Robots Take the Road: How Millennials Get Their Food
In January of 2017, DoorDash announced a pilot partnership with Starship Technologies, one of the most prominent companies producing delivery robots. The Co-Founder and Chief Product Officer of DoorDash, Stanley Tang, described robot deliveries as “a unique complement to the existing Dasher community.”
During the pilot of the program “DoorDash used an algorithm to decide in real-time if the delivery made more sense for a human courier or a robot to complete.”
Typically, robots would be used when the order placed was within a two-mile radius. In the United Kingdom, one of over 15 countries in which robots have been tested, Starship robots are used by Just Eat, and Co-Founder and CEO of Starship Technologies Ahti Heinla hopes to have these robots completely unmanned by this year. Currently they are maintained by handlers.
Heinla also anticipates the number of robots to potentially reach the millions in five years’ time. This would be a huge adjustment seeing as London, one year ago, only had 20.
The presence of these robots has also sparked concern. NewDealDesign Founder Gadi Amit, in his partnership with Postmates to design its own robot, even admits that “the big difficulty is not technology; it’s the interaction with humans, how to mitigate rejection, and assimilate into the human environment.”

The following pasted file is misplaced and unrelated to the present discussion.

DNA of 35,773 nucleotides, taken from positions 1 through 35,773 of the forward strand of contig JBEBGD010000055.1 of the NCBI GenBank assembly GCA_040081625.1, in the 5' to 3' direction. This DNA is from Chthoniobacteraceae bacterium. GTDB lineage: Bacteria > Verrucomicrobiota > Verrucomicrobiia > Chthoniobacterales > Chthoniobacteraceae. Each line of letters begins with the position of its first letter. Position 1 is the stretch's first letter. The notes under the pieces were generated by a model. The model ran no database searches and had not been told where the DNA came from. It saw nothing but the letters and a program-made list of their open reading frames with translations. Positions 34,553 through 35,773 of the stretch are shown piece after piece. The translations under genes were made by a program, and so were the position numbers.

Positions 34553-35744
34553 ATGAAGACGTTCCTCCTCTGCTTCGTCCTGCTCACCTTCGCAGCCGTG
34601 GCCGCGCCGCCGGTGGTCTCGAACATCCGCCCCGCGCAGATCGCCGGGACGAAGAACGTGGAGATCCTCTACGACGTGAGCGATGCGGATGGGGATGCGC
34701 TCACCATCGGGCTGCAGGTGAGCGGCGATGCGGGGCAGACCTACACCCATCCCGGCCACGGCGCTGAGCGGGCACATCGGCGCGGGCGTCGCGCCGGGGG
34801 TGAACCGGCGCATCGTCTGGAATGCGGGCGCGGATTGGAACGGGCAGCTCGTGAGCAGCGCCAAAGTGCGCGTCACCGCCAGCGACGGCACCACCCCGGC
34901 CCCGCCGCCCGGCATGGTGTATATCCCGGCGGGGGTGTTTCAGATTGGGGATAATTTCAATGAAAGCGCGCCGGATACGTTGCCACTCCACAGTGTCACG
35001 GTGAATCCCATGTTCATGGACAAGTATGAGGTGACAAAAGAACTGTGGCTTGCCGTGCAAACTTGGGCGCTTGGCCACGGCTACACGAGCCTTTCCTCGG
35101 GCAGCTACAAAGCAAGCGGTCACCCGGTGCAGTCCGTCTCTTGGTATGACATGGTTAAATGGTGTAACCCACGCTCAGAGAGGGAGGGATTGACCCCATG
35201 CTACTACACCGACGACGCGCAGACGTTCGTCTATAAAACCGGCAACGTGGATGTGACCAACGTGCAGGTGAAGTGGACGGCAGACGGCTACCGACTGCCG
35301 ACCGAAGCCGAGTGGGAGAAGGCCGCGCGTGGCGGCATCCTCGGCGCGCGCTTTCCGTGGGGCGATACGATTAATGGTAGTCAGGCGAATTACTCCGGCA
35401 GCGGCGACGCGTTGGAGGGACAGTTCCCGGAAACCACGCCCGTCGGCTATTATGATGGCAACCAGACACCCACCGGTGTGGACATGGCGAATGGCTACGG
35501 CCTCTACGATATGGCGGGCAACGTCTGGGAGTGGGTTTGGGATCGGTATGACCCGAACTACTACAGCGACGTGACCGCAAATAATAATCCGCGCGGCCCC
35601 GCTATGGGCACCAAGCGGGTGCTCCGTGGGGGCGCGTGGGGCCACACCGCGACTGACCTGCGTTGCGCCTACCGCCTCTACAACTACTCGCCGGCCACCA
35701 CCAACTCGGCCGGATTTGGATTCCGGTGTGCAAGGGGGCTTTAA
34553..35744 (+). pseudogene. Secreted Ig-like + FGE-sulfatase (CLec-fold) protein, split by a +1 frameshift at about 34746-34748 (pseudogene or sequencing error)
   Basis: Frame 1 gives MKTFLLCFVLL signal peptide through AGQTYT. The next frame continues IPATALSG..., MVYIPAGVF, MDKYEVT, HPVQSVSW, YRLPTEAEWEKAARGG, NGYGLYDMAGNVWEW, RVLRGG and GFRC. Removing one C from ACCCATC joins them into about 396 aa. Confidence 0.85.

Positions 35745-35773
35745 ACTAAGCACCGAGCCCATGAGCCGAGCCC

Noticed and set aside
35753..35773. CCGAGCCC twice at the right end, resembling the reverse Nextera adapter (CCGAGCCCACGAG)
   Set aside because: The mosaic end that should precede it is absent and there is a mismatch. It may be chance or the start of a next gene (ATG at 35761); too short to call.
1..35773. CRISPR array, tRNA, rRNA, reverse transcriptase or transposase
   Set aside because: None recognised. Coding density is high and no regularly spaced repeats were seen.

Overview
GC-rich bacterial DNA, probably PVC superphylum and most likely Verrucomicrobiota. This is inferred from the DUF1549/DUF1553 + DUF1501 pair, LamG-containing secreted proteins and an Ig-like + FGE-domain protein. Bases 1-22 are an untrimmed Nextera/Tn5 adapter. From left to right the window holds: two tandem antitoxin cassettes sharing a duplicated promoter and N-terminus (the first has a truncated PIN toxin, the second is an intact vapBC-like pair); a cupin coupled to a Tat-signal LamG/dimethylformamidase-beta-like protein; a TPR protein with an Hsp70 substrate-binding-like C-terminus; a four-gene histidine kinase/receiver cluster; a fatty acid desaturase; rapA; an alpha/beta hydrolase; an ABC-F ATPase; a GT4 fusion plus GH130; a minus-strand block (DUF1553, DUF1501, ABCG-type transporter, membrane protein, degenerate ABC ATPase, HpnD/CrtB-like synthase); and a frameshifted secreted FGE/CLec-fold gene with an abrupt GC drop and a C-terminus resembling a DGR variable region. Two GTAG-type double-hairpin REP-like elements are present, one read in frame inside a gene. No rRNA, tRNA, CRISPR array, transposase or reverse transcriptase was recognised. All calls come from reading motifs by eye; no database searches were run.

In the state of Washington, regulations are being proposed that would ensure the robots operate only “on sidewalks and crosswalks” and “yield the right of way to pedestrians and bicycles.”
Main concerns across the board focus on interaction with pedestrians and keeping walkways passable for civilians. Other concerns include safety of pedestrians, especially in light of a KiwiBot catching fire on a university campus in December of last year. While the incident was attributed to a faulty battery it still set an uncomfortable precedent in an industry that was largely free of incidents beforehand.
The other concern, despite claims on the part of robot-producing companies and delivery services, is that these robots will encroach on the livelihood of the 500,000 people who work as delivery drivers and couriers as delivery robots become more widespread.
The robot delivery services have, however, been greatly praised on both university and corporate campuses. About a week ago, George Mason University in Virginia implemented the first robot delivery system compatible with students’ meal plans.
Additionally, robot delivery has also been implemented at Intuit, a company with a large corporate campus within the Silicon Valley. Starship’s robots “traverse all 4.3 acres of the Intuit campus without a chaperone” filling a void where previously “there was no delivery service between employees and the company’s food-service provider” and “workers had no other option but to walk for lunch or skip a meal.”
While Postmates longs for a future in which robots may even “walk someone home at night,” “flag potholes,” or help end food insecurity, when it comes to robot-human social interaction on a larger scale, there is much that remains to be seen.
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